Arise, O morning Star,
Arise, and never set.


Blessed are you, God of all creation. Through your goodness, we have these gifts to share. Accept and use our offerings for your glory and the service of your kingdom.

Blessed be God forever.


Let us pray

We do not presume to come to your table, merciful Lord, trusting in our own righteousness, but in your manifold and great mercies.  We are not worthy so much as to gather up the crumbs under your table, but you are the same Lord whose nature is always to have mercy. Grant us, therefore, gracious Lord, so to eat the flesh of your dear son Jesus Christ, and to drink his blood, that we may evermore dwell in him and he in us.  Amen.

The Lord be with you.

and also with you.

Lift up your hearts.

We lift them to the Lord.

Let us give thanks to the Lord our God.

It is right to give thanks and praise.

Father, we give you thanks and praise through your beloved Son Jesus Christ, your living Word, through whom you have created all things; who was sent by you in your great goodness to be our Saviour.

By the power of the Holy Spirit he took flesh; as your Son, born of the blessed Virgin, he lived on earth and went about among us; he opened wide his arms for us on the cross; he put an end to death by dying for us; and revealed the resurrection by rising to new life; so he fulfilled your will and won for you a holy people.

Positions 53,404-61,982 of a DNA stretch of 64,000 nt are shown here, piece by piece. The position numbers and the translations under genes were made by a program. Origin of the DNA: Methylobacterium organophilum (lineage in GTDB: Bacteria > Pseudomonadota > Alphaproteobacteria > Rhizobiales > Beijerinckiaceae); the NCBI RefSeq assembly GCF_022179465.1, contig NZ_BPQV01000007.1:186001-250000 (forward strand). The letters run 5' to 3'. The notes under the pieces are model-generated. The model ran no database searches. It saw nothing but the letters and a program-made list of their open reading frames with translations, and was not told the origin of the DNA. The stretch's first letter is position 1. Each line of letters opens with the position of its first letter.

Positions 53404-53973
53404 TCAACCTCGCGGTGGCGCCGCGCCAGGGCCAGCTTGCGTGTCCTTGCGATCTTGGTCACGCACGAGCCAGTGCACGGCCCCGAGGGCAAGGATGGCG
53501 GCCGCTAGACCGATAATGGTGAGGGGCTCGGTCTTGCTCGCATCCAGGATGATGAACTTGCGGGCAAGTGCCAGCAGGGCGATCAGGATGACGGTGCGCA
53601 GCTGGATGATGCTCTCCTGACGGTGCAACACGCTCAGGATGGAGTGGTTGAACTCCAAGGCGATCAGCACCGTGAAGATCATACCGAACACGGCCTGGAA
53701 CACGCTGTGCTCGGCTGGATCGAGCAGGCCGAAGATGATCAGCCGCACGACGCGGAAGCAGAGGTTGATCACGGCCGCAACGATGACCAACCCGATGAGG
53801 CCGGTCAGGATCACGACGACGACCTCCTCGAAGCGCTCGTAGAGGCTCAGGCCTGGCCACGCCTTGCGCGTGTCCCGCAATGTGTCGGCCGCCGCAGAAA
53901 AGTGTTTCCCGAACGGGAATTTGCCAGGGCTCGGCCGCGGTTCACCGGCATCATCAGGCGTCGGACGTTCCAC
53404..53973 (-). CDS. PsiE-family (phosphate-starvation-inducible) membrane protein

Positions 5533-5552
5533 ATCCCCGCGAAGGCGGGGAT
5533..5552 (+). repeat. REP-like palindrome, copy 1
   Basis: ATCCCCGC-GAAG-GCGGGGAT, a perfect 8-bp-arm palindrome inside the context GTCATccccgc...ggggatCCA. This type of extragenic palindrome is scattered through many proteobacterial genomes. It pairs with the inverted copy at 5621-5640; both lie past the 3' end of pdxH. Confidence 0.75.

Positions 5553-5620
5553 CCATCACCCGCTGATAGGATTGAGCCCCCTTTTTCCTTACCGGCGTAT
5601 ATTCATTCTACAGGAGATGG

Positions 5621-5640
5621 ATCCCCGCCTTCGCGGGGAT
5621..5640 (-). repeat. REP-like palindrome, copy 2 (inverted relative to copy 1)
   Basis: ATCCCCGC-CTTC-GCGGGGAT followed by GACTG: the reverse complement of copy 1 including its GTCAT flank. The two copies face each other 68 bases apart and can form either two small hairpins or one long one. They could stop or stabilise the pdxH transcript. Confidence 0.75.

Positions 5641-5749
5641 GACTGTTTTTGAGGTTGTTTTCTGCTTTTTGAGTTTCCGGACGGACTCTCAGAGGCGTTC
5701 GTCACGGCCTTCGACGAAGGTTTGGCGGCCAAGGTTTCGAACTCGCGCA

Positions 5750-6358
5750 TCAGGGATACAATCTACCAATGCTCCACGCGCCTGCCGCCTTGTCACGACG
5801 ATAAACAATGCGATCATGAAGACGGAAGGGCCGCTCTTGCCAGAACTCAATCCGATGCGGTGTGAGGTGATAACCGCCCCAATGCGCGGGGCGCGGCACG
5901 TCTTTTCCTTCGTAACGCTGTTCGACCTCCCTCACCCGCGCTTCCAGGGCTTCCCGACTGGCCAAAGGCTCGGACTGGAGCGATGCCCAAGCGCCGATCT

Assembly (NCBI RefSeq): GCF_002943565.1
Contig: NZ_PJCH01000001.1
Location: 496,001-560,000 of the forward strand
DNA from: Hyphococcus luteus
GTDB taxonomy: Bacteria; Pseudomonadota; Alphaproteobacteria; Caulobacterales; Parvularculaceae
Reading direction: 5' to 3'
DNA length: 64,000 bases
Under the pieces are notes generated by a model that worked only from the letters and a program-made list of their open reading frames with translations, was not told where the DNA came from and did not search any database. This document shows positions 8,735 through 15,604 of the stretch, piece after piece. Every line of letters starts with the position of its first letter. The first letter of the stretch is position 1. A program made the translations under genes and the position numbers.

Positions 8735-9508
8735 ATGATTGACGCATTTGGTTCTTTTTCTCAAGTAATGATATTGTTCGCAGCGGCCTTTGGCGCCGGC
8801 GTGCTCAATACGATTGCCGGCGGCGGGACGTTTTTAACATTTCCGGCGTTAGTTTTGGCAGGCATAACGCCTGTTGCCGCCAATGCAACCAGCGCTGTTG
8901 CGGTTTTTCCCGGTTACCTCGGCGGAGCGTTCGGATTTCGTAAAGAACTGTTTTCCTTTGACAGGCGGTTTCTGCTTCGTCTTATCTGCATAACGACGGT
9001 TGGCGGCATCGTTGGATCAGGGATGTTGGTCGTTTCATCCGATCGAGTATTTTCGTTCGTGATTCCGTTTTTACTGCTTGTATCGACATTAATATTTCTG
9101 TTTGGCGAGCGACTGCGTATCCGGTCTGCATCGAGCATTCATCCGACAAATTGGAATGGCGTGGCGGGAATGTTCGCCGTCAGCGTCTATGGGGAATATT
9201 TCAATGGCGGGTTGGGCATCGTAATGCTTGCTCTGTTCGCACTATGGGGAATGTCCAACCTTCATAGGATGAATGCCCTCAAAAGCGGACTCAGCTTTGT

Proper Preface

Therefore with angels and archangels, and with all the company of heaven, we proclaim your great and glorious name, for ever praising you and saying:

Holy, holy, holy Lord God of power and might, heaven and earth are full of your glory.

Hosanna in the highest.    Blessed is he who comes in the name of the Lord.  Hosanna in the highest.

Lord, you are holy indeed, the source of all holiness; grant that by the power of your Holy Spirit, and according to your holy will, these gifts of bread and wine may be to us the body and blood of our Lord Jesus Christ; who, in the same night that he was betrayed, took bread and gave you thanks; he broke it and gave it to his disciples, saying: Take, eat; this is my body which is given for you; do this in remembrance of me.

In the same way, after supper he took the cup and gave you thanks; he gave it to them, saying: Drink this, all of you; this is my blood of the new covenant,

which is shed for you and for many for the forgiveness of sins. Do this, as often as you drink it, in remembrance of me.

Great is the mystery of faith:

Christ has died:

Christ is risen:

Christ will come again.

And so, Father, calling to mind his death on the cross, his perfect sacrifice, made once for the sins of the whole world; rejoicing in his mighty resurrection and glorious ascension, and looking for his coming in glory, we celebrate this memorial of our redemption.

As we offer you this our sacrifice of praise and thanksgiving, we bring before you this bread and this cup and we thank you for counting us worthy to stand in your presence and serve you. Send the Holy Spirit on your people and gather into one in your kingdom all who share this one bread and one cup, so that we, in the company of [N and] all the saints, may praise and glorify you for ever, through Jesus Christ our Lord; by whom, and with whom, and in whom, in the unity of the Holy Spirit, all honour and glory be yours, almighty Father, for ever and ever.


Let us pray with confidence to the Father, as our Saviour has taught us:

Our Father, who art in heaven,